Academic journal article Business Renaissance Quarterly

Workplace Aggression: Is National Culture a Factor?

Academic journal article Business Renaissance Quarterly

Workplace Aggression: Is National Culture a Factor?

Article excerpt

Abstract

The global marketplace has placed enormous pressures on both employees and employers to understand the complexities of new and different environments. As the markets have opened to transactions involving individuals of diverse national cultures, organizational success becomes, in part, dependent on understanding all aspects of these divergent cultures. Using Bandura's social learning theory, Fishbein and Ajzen's theory of reasoned action, along with Ajzen's theory of planned behavior, as our theoretical framework, we propose national cultural propensity toward workplace aggression and the type of aggression (overt/covert) for each of Hofstede's (1980) dimensions of culture, power distance, individualism/collectivism, masculinity/femininity, and uncertainty avoidance. We further introduce a simple national cultural scorecard to help managers assess representative cultures in an effort to more fully understand and manage workplace conflict.

Introduction

The explosive growth of the global marketplace has placed enormous pressures on employers and employees to understand the complexities of new and different environments (Allinson & Hayes, 2000). This heightened awareness is particularly important in the case of expatriate managers, who must assume leadership positions in cultures often vastly different from their own. As the cultural diversity of the workforce increases, the challenge of seamless interactions is a major issue facing organizations (Zakaria, 2000). When an innocuous, non-verbal gesture in one culture is viewed as an insult in another, the importance of crosscultural awareness becomes abundantly apparent. Consequently, cross-cultural awareness training is both, essential and integral, to global venture success (Landis & Brislin, 1983; Mendenhall & Oddou, 1986; Tung, 1981).

One aspect of cross-cultural awareness training that has received relatively little attention in the literature is workplace aggression. Yet, understanding the root, and likely manifestation, of what could be termed cultural workplace aggression is of paramount importance to organizational harmony. Anthropologists suggest that cultures operate within what is known as cultures of honor, where a trivial matter might escalate into a dispute over reputation and social status (Cohen, Nisbett, Bowdle, & Schwarz, 1996). For example, Cohen et. al (1996) and Timmerman (2007) found vast contrasts in aggressive behaviors within the US between southern- born and northern- born individuals. While northern- born individuals were relatively unaffected by an insult; when faced with the same situation, southern-born individuals responded in a manner consistent with aggressive behavior. If such differences exist within US subcultures, it stands to reason that the variances would be even more pronounced across national cultural boundaries.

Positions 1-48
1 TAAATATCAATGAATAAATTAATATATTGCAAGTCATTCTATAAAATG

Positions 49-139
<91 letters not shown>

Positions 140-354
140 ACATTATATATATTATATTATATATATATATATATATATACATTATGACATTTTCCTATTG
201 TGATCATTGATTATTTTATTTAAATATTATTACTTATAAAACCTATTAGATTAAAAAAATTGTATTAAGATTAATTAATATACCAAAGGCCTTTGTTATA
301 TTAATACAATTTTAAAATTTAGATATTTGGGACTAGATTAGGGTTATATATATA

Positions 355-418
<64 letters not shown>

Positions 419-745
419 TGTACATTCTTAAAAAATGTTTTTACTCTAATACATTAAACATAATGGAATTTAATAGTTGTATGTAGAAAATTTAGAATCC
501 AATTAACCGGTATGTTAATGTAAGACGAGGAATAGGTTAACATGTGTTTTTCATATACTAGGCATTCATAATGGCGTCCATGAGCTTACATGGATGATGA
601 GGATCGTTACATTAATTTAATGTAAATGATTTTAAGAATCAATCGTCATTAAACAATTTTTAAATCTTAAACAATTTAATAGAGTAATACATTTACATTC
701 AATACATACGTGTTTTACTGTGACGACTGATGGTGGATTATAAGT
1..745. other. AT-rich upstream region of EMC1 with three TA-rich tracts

Framed by Hofstede's (1980) dimensions of national culture, this paper examines the likely influences of national culture on workplace aggression within the context of Bandura's (1965, 1973, 1983) social learning theory, Fishbein and Ajzen's (1975) theory of reasoned action, and Ajzen's (1985, 1991) theory of planned behavior. All three theories contend that behaviors are learned through direct experience and reinforced through social observation. Therefore, we argue that individuals' developmental environments (e.g., home life, country of origin) have direct causal effects on their predisposition toward aggressive behavior. We operationalize this by positing both the disposition toward workplace aggression and the overtness/covertness of that aggression for each of Hosteade's national culture dimensions. We further introduce a simple national cultural scorecard to help managers assess representative cultures, in an effort to more fully understand and manage workplace conflict.

Theorethical Framework

Social Learning Theory (SLT)

The formative theoretical underpinning for this research comes from Bandura's (1965, 1973, 1983) social learning theory (SLT), which argues that aggressive behaviors are learned in a social context. …

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